Oh, and when I got below the mountainside, I checked the coordinates of where I was and my stomach turned. Those numbers looked familiar to what I was working on yesterday! 44…111… and I don’t remember the others.  44 West Yellowstone section.  Pot holes of water?  111 no place for the meek? “DO NOT TOUCH!!” Is the physical solve an alternate to the coordinate solve? Yet they both lead you to the same location?  Lewis and Clark cipher?  Why does the identification card on the front of the book have a picture of him as a kid?  Why does the ID card have certain letters on the left highlighted section in a darker tape color? Why do these letters highlighted say N A CIPHER…? Yes I know it technically says “N A CIPHEM” but the “M” is cut off to make an “R”.  This is now part of my final solve I’m working on….only to give it away to someone else once I’m done.  Let me know if you’re interested in having it.

I can’t do this any longer.  I’m going to be a dad in two months and my time will now be spent working on her room and reading books on how to be a great father.  That excites me more than The Chase.

Even though Solve #2 was a little messy, especially being done within 24 hours, I really liked it.  It had more heart, came together better with the book, and had a better location IMO.  I know I executed it poorly and I didn’t allot enough time for it.  Darn storm!

Fenn is a new four letter between my wife and I. It’s kind of funny.

Good luck to you all and as Forrest said to me, “Be safe in the mountains. Take no risks. F”

Fin,
Dustin in Arkansas-

Tale of Two Solves – Part One

SUBMITTED JULY 2017
by DUSTIN IN ARKANSAS

 

I’m from Arkansas and I’ve been involved with The Chase for a month now. Here are a few tidbits, IMO, I now believe from my searches:

1. Always eat a good breakfast.
2. I failed to solve the poem.
3. Read the book over and over until you go mad.
4. When I punched in the coordinates of solve #2, most of the numbers matched up to the pages in the book referring to the specific parts in the poem. That was odd. It leads me to believe the location will be in Wyoming or Montana.
5. There are a zillion know-it-alls on the web that are rude and treasure-less. Shocker.
6. I hope Dal finds it.
7. I’m done with The Chase. I wrote, dated, and signed a note to my wife that I would stop this nonsense haha. Fin. If anyone would like to reach out to me, they can. Before you begin to think you know exactly where it is, I can bet it’s not the place. I believe you have to use the poem to solve the clues, then use those clues in such a way that they will uncover and lead you to the general area in which the chest is hidden. I don’t have the complete solve on this, but it’s pretty near complete. You WILL in fact need more than just TTOTC, the poem, and the map. I can go into great detail if anyone wants to reach out to me at: rizzero@gmail.com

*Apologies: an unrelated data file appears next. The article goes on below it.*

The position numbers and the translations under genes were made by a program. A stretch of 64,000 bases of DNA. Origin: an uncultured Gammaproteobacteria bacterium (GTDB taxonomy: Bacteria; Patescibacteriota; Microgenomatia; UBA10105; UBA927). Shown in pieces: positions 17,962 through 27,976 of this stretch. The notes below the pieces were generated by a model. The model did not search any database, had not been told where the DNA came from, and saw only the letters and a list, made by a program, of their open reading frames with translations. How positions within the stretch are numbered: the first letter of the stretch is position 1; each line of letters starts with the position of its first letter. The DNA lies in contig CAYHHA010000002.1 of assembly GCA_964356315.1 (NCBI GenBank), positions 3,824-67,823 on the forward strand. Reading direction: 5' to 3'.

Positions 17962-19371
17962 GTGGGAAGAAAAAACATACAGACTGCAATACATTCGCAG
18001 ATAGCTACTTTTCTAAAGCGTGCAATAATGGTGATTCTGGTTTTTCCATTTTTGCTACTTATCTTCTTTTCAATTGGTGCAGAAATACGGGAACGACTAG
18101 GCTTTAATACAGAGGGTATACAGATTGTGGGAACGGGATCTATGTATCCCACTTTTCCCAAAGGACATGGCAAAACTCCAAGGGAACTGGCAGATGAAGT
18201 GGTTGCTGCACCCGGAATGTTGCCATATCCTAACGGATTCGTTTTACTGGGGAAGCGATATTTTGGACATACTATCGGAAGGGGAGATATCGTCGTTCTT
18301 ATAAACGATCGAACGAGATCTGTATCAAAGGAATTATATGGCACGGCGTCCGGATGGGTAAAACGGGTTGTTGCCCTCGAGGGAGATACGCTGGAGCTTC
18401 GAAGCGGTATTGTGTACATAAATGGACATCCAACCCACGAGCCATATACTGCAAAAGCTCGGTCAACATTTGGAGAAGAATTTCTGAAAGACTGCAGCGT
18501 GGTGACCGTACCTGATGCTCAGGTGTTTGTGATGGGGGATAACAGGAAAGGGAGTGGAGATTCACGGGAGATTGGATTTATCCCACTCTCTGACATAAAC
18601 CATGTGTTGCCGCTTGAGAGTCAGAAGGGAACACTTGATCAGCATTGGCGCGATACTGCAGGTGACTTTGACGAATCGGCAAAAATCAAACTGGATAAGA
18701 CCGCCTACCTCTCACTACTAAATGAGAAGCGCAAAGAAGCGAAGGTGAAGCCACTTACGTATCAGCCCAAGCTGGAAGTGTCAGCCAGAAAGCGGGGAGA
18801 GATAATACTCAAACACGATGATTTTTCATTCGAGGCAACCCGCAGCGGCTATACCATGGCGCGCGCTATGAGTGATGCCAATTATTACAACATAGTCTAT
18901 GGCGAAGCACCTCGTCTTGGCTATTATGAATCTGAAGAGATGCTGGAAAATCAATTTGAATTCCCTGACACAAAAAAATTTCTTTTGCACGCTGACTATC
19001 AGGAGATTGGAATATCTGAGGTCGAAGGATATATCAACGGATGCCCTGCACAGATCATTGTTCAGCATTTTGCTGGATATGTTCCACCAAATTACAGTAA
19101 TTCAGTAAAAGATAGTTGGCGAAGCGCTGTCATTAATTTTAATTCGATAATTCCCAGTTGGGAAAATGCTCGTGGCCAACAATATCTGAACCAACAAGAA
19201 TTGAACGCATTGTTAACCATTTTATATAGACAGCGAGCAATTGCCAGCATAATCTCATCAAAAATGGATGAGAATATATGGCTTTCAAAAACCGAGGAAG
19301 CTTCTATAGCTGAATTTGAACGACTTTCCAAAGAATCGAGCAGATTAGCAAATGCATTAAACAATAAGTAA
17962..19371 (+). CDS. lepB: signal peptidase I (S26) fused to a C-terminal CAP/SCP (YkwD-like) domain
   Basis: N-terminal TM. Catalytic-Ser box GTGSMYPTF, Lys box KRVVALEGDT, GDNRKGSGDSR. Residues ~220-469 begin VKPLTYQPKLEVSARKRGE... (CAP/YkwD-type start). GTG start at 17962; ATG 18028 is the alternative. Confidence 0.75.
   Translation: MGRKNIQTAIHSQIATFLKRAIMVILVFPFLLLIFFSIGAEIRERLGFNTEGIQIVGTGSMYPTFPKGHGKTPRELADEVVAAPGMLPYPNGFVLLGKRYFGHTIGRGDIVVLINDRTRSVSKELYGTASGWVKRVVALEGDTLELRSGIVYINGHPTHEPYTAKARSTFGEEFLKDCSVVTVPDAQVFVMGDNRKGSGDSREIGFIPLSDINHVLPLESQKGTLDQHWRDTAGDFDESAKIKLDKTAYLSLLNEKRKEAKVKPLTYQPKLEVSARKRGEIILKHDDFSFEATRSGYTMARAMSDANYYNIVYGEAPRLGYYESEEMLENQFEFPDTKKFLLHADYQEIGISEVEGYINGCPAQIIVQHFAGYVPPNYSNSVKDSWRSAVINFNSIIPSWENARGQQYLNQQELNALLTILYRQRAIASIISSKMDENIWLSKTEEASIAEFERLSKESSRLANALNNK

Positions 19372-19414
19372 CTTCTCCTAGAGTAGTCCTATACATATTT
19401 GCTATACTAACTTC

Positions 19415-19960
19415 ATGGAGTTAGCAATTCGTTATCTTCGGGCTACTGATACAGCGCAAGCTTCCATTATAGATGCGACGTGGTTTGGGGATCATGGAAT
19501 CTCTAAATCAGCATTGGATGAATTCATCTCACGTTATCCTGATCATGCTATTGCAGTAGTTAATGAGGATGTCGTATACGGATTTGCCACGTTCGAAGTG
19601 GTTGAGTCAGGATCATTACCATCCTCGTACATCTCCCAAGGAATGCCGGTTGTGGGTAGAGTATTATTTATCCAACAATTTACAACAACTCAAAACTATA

Solve #1-

Let me begin with saying this solve was completely fabricated based on hunches and derailing from the book. Looking back, we had a terrific time even though it didn’t pan out.

“Begin it where warm waters halt.” This to me was Mammoth Hot Springs. In love with Yellowstone.

“And take it in the canyon down.” This was Gardiner Canyon.

“Not far but too far to walk.” 10ish miles.

“Put in below the home of Brown”. We put in between Gardiner and Jardine where Joe Brown had his mining operation.

“From there it’s no place for the meek.” In the book it talks about how the Comanches would raid the barn and stir up a commotion with the chickens. Next to Gardiner was Turkey Pen Creek (yes we searched that too).

“The end is ever drawing nigh.” That meant that it was coming up on our left. Bear Creek.

“There’ll be no paddle up your creek, just heavy loads and water high.” This was Castle Lake, the mining scars, the boulders, and the mining tailings all connected to Bear Creek.

“If you’ve been wise and found the blaze, look quickly down your quest to cease.
But tarry scant with marvel gaze just take the chest and go in peace.” We walked up the Bear Creek trail until we came to the only clearing you will find on the trail.

Across the clearing was a white mark on the hillside. When the sun is out of the east it really ignites. The tarry scant and marvel gaze part was for us to slowly go down like Spiderman. It’s wasn’t bad at all. An 80 year old man could have done it.

At the bottom of the hill was a hollowed out log and I was pretty pumped about it. I whipped out the flashlight and…negative. We continued to the creek, searched in it, around it, and even walked down it below the blaze. No bueno.

All-in-all I have to say that this was a bust. Do not waste your time on this one. We checked everywhere thoroughly. We even went below the creek where it meets Yellowstone River. Maybe it’s up at Castle Lake? If that’s true, then that should be the ONLY place you waste your time. Get a horse, and after you’ve wasted your time read the book again.

Sincerely,
Dustin in Arkansas-